By Chris Erwin
Maybe I should have said the bees and the birds since I want to start with the bees. As many of you know I have decided to start raising honeybees.
I have ordered two nucs, a slang name for nucleus hives. That is a hive that is basically half the size as a full ten frame hive. When ordering bees to start a hive, you can buy them two ways, as package bees or as a nucs.
The difference is package bees are usually three pounds of bees and a queen. The problem here is the bees are just taken from other hives, and the queen is reared separately. They don’t know each other, and the bees must accept her as their queen. This usually works, but they are a chance that they will just kill her.
The other method is buying nucs. You get a five-frame hive where the queen is laying and starting to raise young. The worker bees are already collecting pollen and nectar and making some honey.
In my case, I bought my bees from Jim Cross the owner of the Honey & Bee Connection in Morehead, Kentucky. I took a trip to visit the bee farm. I had never been there; I bought the bees at the Bee School where Mr. Cross was teaching part of the class.
I understood he has a fairly large operation of both producing honey and selling to other beekeepers anything they need to raise their own bees. I checked his hours to make sure he was open on Saturdays.
I headed out early Saturday morning to see what he had and to see when they thought my nucs might be ready this spring. When I got there, I could see about 60 beehives in the lower field by the store. I got out of the car and walked up on the porch and saw the closed sign on the door. It was obvious they lived in the house near the store, and I had Cross’s cell phone number, something he gave me at the bee school, so I called him.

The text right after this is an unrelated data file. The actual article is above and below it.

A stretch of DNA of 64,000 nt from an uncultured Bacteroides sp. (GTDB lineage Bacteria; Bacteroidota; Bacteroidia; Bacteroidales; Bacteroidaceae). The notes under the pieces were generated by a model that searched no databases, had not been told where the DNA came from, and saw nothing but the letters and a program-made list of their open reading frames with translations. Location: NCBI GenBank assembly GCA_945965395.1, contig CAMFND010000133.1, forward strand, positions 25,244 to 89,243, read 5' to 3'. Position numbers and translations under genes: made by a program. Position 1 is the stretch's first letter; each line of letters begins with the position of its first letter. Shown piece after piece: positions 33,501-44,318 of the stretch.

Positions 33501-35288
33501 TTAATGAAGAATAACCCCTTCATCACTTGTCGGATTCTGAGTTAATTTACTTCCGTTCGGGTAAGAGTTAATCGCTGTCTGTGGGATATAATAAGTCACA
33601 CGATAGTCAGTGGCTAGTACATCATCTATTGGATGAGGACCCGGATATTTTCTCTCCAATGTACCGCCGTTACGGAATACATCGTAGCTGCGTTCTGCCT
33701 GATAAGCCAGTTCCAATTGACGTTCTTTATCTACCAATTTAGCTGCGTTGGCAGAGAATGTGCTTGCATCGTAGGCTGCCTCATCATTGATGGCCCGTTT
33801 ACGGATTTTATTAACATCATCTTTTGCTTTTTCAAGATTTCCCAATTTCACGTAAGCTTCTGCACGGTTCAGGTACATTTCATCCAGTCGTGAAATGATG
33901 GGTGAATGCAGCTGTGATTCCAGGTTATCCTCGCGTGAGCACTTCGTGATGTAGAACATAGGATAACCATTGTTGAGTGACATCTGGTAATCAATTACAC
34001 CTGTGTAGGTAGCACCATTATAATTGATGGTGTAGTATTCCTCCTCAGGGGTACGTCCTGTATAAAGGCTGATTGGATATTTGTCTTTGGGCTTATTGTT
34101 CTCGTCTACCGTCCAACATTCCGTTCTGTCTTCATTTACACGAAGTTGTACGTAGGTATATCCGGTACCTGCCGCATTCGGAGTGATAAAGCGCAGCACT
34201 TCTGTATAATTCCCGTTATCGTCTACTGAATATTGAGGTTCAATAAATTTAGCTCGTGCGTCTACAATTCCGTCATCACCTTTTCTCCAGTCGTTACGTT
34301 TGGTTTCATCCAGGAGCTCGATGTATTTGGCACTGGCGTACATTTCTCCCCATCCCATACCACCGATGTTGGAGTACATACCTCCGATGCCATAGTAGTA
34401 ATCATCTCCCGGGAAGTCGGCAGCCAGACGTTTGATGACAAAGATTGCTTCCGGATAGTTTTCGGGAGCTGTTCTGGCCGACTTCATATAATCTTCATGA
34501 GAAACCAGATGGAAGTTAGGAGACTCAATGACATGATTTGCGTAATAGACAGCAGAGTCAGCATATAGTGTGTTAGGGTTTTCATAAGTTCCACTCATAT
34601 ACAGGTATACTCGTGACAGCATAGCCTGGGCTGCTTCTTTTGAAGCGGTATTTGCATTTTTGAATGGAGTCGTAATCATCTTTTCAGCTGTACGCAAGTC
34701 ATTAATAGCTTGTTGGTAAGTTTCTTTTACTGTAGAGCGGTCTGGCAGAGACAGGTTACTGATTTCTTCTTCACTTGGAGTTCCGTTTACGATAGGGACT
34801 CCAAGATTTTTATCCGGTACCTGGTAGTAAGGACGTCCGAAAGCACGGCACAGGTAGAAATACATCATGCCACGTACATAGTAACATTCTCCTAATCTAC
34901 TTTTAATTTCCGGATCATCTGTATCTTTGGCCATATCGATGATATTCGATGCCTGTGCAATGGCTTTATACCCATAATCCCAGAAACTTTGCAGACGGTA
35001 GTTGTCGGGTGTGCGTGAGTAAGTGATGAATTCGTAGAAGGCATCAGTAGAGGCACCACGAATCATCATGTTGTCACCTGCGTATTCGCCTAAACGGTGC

He was in Tennessee but he told me his son Greg was supposed to be working the store but he was on the volunteer fire department and got a call for a neighbor who had a heart attack. Jim Cross called me right back to say, “Hang in there; he’s on his way.”
In just a few minutes he pulled into his driveway and I got to meet Greg Cross. He was nice guy who knew everything about bees and was quick to say they were there to help people no matter what level of bee keeping they happen to be.
Greg Cross showed me around the store as he explained the difference in bee suits, hives and all the accessories that went along with bee keeping. Since I have been researching all of this stuff, I had a good sense of what this stuff cost online and I found him to be very competitive on price. They have a big supply of anything you would need plus they have a detailed catalog and a website to order ahead.
I needed to know about when my hives would be ready and just how I was going to pick them up. He told me, “Package bees will start to be delivered in April while nucs wouldn’t be ready until the end of May. Nucs are in five frame boxes, and you will need to bring the full 10-frame hive. They will remove five frames and take the frames from the nuc and transfer them to your full-size hive then strap them down tape up the entrance holes so you can transfer them to the new hive location.”
I have also joined two bee clubs. I will be writing about how this all goes in the weeks ahead. The Honey and Bee Connection is located at 80 Emory Branch Road, Morehead, KY 40351. They can be reached at: 606.784.3108. Business hours are Tuesday – Saturday 8 a.m. to 4:30 p.m.
The Birds: The Great Backyard Bird Count, Cornell Lab of Ornithology and the National Audubon Society puts on a backyard bird count each year, and they need your help. “This count is so fun because anyone can take part —we all learn and watch birds together—whether you are an expert, novice, or feeder watcher. I would like to invite new birders to join me and share the experience. Get involved, invite your friends, and see how your favorite spot stacks up.” -Gary Langham, Chief Scientist. It will be held Friday, February 17, through Monday, February 20, 2017. Please visit the official website at birdcount.org for more information and be sure to check out the latest educational and promotional resources.
Chris Erwin is the Author of Camping Kentucky, founder and publisher of Kentucky Angling News an on-line magazine available at www.kentuckyangling.com/magazine Chris can be reached by email firstname.lastname@example.org